From Kentucky to Scotland, over 100 volunteer artists have joined from across the world to bring color to downtown High Springs during the Walldogs Dive Into High Springs mural and history festival.
Comprised of technical sign painters, an international community called the Walldogs are routinely tasked to craft intricate, large-scale murals in historical towns throughout the United States. They’ve done so for over 25 years.
Though the festival was postponed until 2023 because of the pandemic, the Walldogs made their debut in High Springs to pay homage to the city’s rich roots. With the help of The Heart of High Springs, a nonprofit aiming to support the culture and growth of the city, the festival took place from Wednesday through Sunday.
“I’ve had people travel thousands of miles on their own dime to be a part of this,” said long-time Walldog and project coordinator Doug Hancock. “For us, it’s a way for us to work with some of the greats, catch up with friends and give back to the community.”
As project coordinator for the festival, Hancock was responsible for working with local artists, The Heart of High Springs and the community to organize the event, as well as housing and food accommodations for the muralists.
Hancock proposed bringing the Walldogs to High Springs in 2019 after residents voiced interest in preserving the city’s history through public art. Once he put High Springs on the map, Hancock was able to curate a team of highly-skilled lead artists to take on the task.
Selected by residents through online voting and balloting, each of the 10 murals painted reflects the history of High Springs — from Bellamy Road, the first federal highway, to cave diving, the city’s largest tourism attraction, said Nancy Lavin, the president of The Heart of High Springs.
Lead artists began by projecting and sketching their respective designs, then gradually filling them with color throughout the festival. Community residents are even invited to pick up a brush and try their hand alongside the artists, fostering a further sense of collaboration between the people of High Springs and the muralists, she said.
Additionally, the festival featured a myriad of activities for residents, including live music, food from local eateries, an art fair and an auction featuring pieces created by each of the lead muralists.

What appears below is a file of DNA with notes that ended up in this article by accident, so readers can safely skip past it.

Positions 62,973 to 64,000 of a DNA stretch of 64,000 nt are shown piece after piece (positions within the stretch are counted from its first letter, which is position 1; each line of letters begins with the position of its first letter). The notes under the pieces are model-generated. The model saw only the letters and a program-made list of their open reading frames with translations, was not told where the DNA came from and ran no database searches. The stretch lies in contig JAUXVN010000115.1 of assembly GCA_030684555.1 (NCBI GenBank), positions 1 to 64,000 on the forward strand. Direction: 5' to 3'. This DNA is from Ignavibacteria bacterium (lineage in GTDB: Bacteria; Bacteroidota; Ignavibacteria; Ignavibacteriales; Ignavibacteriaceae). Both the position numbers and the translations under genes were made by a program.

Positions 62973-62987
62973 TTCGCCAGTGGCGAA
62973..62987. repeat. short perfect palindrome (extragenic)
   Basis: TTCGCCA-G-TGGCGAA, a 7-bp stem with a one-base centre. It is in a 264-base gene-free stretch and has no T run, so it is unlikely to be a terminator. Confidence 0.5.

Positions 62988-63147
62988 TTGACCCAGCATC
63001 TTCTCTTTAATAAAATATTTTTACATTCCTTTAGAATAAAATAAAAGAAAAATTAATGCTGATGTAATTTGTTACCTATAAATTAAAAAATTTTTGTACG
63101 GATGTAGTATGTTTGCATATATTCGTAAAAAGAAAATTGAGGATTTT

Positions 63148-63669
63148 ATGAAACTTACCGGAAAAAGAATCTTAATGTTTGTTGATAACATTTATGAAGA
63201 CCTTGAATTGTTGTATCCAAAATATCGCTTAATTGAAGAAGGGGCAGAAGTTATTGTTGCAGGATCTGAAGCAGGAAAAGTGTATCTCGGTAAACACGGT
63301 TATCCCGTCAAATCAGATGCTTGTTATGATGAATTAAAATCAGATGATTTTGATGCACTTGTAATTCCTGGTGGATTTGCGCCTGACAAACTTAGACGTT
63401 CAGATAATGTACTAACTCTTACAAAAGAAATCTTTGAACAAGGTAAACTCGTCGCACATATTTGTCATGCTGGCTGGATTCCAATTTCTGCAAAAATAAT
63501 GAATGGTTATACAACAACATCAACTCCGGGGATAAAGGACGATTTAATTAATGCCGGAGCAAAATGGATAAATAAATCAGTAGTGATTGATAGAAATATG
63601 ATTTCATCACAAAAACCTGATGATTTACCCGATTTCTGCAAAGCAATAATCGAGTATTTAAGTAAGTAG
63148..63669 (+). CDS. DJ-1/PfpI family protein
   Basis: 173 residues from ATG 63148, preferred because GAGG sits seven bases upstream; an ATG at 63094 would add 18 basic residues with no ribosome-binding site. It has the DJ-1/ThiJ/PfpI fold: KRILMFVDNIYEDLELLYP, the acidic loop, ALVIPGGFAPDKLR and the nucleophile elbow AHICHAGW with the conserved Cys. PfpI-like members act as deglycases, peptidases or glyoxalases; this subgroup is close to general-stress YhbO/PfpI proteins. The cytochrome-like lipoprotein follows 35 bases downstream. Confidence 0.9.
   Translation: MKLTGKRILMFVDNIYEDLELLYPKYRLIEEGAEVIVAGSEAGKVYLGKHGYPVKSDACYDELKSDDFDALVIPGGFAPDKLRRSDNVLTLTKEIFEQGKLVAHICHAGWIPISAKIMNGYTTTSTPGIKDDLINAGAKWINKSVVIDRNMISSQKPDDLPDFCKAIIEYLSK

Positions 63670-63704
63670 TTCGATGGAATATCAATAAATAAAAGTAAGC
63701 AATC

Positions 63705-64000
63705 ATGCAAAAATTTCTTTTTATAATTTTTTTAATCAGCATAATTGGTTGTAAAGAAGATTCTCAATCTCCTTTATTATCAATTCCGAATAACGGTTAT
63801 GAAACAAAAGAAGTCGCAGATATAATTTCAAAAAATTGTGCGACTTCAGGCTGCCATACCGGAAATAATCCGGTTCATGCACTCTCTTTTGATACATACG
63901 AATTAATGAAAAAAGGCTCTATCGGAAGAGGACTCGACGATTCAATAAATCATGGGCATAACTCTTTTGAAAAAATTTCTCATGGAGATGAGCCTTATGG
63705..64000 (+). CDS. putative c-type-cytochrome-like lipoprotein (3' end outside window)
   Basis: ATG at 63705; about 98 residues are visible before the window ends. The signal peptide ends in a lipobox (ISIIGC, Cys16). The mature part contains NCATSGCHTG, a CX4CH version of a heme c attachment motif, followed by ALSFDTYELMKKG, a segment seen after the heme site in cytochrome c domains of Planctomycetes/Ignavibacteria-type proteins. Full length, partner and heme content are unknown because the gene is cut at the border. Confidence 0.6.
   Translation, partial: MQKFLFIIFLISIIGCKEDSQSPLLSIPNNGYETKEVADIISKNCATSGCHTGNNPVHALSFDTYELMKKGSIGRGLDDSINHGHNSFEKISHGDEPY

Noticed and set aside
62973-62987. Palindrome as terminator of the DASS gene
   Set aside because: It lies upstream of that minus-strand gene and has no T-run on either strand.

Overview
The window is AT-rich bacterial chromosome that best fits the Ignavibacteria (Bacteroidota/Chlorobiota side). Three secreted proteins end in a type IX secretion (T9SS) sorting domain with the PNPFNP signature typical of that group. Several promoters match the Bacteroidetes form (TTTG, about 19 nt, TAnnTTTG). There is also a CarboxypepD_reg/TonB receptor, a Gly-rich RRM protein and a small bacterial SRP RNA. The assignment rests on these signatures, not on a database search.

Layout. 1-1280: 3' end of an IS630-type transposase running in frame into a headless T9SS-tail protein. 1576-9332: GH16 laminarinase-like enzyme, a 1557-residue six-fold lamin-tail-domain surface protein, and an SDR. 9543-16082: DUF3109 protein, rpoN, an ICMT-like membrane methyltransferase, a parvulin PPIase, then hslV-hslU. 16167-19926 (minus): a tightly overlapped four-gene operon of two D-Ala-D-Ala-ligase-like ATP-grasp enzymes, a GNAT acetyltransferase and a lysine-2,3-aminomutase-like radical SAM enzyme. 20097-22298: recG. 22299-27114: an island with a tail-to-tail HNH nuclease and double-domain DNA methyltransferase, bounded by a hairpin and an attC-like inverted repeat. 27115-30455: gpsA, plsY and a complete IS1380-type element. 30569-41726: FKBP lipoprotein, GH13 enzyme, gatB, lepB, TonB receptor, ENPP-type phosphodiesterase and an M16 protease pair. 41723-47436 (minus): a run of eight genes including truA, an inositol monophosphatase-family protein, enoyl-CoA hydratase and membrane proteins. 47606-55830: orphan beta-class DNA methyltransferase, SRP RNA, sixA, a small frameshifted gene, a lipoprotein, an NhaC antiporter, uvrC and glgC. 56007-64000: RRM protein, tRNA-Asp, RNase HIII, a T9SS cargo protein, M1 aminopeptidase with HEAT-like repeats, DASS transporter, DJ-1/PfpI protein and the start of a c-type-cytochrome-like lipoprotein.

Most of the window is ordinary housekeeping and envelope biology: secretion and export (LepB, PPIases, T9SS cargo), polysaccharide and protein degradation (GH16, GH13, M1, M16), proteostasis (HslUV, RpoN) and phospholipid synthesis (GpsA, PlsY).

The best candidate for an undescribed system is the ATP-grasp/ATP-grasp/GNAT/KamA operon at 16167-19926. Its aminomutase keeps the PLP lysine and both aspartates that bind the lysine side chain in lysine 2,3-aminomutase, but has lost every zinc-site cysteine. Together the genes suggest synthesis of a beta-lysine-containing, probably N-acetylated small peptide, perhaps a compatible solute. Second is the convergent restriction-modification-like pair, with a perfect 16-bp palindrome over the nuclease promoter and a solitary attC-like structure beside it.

The Walldogs originated in the early 1990s in Iowa as a way to keep street art and advertising alive. Artists scheduled small meetups to learn and teach the trade of sign painting, becoming a resource for apprenticeship and practice in the craft. Each year, its reach expanded, attracting artists worldwide, she said.
Decades later, the Walldogs’ influence has spread across the nation, leaving its mark on community-driven historical cities, she said.
Ross Hastie journeyed over 4,000 miles from Falkirk, Scotland to design and paint a mural about the Savannah, Florida and Western Railway with co-artist Dan Luckin.
In 1884, the Plant Railroad System was established, electing High Springs as its division headquarters and positioning the city as a hub for railways and steamboat locomotives. The mural pays tribute to the tireless work of steamboat and railroad laborers of the time, Hastie said.
After joining the Walldogs in 2018, he has painted historical murals in Illinois, New Hampshire and Oregon. For the lifelong artist, the guild has not only provided him a way to travel across the U.S. but integrate himself into the roots of its communities.
“I’m a pretty average 24-year-old from a pretty average town in Scotland, and I’ve been so many places I would have never otherwise been,” he said. “We get right in the community, which I much prefer.”
Christine Deshazo, a lead artist from Illinois, has spent the past eight years as a Walldog and 43 years as a sign painter.
“When you put a group of artists together, it’s all about blending people’s different styles into one cohesive piece of artwork,” she said. “You have a design that you start with on paper, but then, everyone puts a little bit of themselves into it.”
Deshazo was tasked with directing a poster-style mural on the Priest Theater, the longest-standing movie theater in Florida since 1910 and a place of nostalgia for generations of High Springs residents, she said.
Though the theater closed its doors during the pandemic, Deshazo said she hopes to carry on the legacy of the establishment and its owners.
High Springs City Commissioner and Vice Mayor Ross Ambrose echoed Deshazo’s remarks, adding that the murals not only uphold the memory of beloved landmarks but make a name for High Springs for years to come.
“We’ve uncovered a lot of stories people didn’t know about,” he said. “Working on the murals together and helping to preserve our past is something that holds value for our community.”
Additionally, the festival served to amplify the efforts of High Springs citizens, as residents worked together to shuttle muralists from surrounding airports, provide host housing and collect research behind each of the murals for the artists to work with, he said.
Similarly, Hancock said whereas muralists usually work alone with their teams, the Walldogs strive to join forces with the community they serve with a synergetic approach.
“Art is powerful,” he said. “Public art, like a mural, is really in your face. The beauty of the Walldogs is they create collaborative works vetted by the community itself—which is a beautiful thing, right?”